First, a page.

I Heart Huckabees

“I Heart Huckabees” is the sort of self-consciously surreal comedy that Charlie Kaufman would write, a la “Being John Malkovich” or “Eternal Sunshine of the Spotless Mind.” In fact, I believe it would have benefited from Kaufman’s involvement, for writer/director David O. Russell — though clever as all get-out — can only occasionally wrangle all his odd elements into a cohesive film.

In this high-minded, everyone-is-connected comedy, we meet a variety of people who are, in fact, connected. Their common thread is the “existential detective” agency of Bernard (Dustin Hoffman) and Vivian Jaffe (Lily Tomlin), a rumpled, middle-aged, slightly daft married couple who investigate people’s lives for them, help them deconstruct themselves, and give them the means of finding peace in the world. Lots of people mistake them for therapists, an error which they and their clients find offensive.

Into Vivian and Bernard’s office walks Albert Markovski (Jason Schwartzman), a poet-activist who heads the local chapter of the Open Spaces Coalition, a tree-hugger movement that has recently been battling Huckabees. Huckabees is a chain of stores with a Target-esque visual style and a Wal-Mart-esque plan for world domination whose contribution to urban sprawl has made it unpopular in the public eye. Albert and Open Spaces have struck a deal with Huckabees, fronted by the super-smooth Brad Stand (Jude Law), to save a particular wetland area, thus preserving some nature for Open Spaces and giving Huckabees some positive P.R.

But that’s not what Albert is concerned about. What’s aroused his curiosity is the coincidence of running into the same tall African man on three occasions around town. He wants the existential detectives to find out what the coincidence means — for surely everything in life means something — and solve the mystery for him. Vivian and Bernard begin surveillance of Albert, insisting some detail of his daily routine must hold the key, and in so doing begin to offer advice and guidance on the other, non-African-stranger parts of Albert’s existence — his jealousy of Brad Stand (who has wrested control of Open Spaces from him), and his awkward relationship with his parents, for example.

Meanwhile, Brad Stand and his girlfriend, Huckabees model Dawn Campbell (Naomi Watts), learn of Vivian and Bernard’s services and philosophies and come to embrace them, with varied results. In addition, Albert is teamed up with Tommy Corn (Mark Wahlberg), a fireman on a similar path who is led astray by Caterine Vauban (Isabelle Huppert), a rogue existential detective who preaches nihilism and randomness — the opposite of the Jaffes’ everything-means-something belief system.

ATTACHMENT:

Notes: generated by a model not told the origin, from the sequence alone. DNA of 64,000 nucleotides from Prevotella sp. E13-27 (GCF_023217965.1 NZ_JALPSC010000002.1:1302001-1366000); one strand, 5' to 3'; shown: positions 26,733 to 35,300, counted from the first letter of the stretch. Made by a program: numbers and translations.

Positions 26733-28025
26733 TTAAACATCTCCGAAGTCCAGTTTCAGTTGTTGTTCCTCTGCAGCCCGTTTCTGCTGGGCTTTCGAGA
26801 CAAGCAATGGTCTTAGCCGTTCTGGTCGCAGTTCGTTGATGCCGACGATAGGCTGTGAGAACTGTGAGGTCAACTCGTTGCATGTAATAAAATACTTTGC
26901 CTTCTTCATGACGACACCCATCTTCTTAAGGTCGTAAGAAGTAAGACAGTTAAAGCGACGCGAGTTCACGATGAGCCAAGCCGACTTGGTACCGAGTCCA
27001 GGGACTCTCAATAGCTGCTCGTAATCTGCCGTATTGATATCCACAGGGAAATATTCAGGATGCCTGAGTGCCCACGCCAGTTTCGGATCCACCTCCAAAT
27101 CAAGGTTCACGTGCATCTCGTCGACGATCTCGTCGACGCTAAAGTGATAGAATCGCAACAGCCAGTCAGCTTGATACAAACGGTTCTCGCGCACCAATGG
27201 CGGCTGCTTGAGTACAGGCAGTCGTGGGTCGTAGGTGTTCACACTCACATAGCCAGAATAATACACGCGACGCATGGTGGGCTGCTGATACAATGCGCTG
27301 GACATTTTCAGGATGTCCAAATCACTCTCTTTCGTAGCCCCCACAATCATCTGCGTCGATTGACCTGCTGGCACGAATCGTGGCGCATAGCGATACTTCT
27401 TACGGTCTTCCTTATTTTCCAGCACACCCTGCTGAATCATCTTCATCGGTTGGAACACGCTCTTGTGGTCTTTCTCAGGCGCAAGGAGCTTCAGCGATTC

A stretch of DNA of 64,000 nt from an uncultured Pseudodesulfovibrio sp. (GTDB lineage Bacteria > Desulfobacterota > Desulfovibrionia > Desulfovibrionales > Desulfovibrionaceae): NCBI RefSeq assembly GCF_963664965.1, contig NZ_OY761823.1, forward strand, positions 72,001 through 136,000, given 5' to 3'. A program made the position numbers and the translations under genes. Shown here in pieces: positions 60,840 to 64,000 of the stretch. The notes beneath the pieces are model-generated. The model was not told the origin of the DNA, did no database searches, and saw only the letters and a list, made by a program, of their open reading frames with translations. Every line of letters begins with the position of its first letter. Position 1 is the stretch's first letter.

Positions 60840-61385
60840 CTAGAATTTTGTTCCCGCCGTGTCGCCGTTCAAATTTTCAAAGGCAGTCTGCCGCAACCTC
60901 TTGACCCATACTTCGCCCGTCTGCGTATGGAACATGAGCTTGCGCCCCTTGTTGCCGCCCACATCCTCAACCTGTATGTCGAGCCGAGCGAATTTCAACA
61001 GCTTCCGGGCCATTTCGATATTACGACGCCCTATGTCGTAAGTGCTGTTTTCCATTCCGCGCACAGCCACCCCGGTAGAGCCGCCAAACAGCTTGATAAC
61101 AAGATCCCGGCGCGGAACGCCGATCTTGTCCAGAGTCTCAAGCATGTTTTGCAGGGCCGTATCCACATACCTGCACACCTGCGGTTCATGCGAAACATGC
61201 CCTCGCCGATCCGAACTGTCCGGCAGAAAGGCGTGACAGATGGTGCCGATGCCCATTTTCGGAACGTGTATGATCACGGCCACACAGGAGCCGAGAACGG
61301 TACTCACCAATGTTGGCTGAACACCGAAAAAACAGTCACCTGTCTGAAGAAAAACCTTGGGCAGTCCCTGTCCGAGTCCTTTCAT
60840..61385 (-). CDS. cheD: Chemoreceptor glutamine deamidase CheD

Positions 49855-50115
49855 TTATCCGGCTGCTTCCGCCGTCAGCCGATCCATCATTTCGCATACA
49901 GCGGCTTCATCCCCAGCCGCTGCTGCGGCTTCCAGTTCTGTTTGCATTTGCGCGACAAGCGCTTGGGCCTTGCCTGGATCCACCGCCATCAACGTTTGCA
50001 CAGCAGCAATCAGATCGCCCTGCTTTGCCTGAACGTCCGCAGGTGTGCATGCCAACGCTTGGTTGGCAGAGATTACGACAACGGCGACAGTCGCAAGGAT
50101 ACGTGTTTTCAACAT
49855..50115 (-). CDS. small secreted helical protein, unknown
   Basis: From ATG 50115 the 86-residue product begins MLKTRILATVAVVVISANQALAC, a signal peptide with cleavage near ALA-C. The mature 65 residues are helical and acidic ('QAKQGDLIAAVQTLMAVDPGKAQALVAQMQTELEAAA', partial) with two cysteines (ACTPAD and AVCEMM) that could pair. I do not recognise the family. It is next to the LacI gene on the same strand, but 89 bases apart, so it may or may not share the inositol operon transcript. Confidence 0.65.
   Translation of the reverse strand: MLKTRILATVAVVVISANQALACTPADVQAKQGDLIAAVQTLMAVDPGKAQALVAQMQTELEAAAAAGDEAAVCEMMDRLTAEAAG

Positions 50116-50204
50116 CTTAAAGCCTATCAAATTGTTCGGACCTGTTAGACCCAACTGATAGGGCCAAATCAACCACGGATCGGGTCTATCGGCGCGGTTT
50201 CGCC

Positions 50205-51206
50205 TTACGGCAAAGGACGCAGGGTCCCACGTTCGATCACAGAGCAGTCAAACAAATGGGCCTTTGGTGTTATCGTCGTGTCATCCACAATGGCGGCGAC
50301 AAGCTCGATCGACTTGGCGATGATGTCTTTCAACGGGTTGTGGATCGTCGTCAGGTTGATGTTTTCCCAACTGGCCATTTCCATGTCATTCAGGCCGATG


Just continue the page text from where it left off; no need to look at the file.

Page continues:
The film hopscotches from one set of characters to the next, passing the point of view along like a baton. It does so merrily and cheerfully, finding comedy in the Jaffes’ old-married-couple sentence-finishing, in a run-in with the strange African man’s adoptive born-again-Christian family, in the effect that Dawn’s new-found beliefs have on her sense of fashion. (Think bonnets.)

Jason Schwartzman is, as always, a nerdy, affable leading man, and a comic actor able to hold his own with the likes of Lily Tomlin. Witness this exchange, made 10 times funnier by Tomlin and Schwartzman’s delivery:

VIVIAN: Have you ever transcended time and space?
ALBERT: Yes. No. Time, not space. No, I have no idea what you’re talking about.

But the film gets weirder as it goes, particularly in Caterine’s relationship with her new disciples Tommy and Albert, which takes an unexplained twist that involves pushing each other’s faces in the mud. (I have not even mentioned the part where Tommy and Albert hit each other in the face with large rubber balls.)

Whatever Russell is ultimately trying to say, he does a better job at trying our patience. We are accustomed to smart comedies with punchy dialogue that require some effort; but we are also used to that effort being rewarded in the end with some sort of payoff or resolution. “I Heart Huckabees” is quirky enough for me to recommend it — Dustin Hoffman and Lily Tomlin are especially a treat — but its self-satisfied braininess diminishes what could have been a truly wonderful film.

B- (1 hr., 47 min.; R, lots of harsh profanity, some brief strong sexuality.)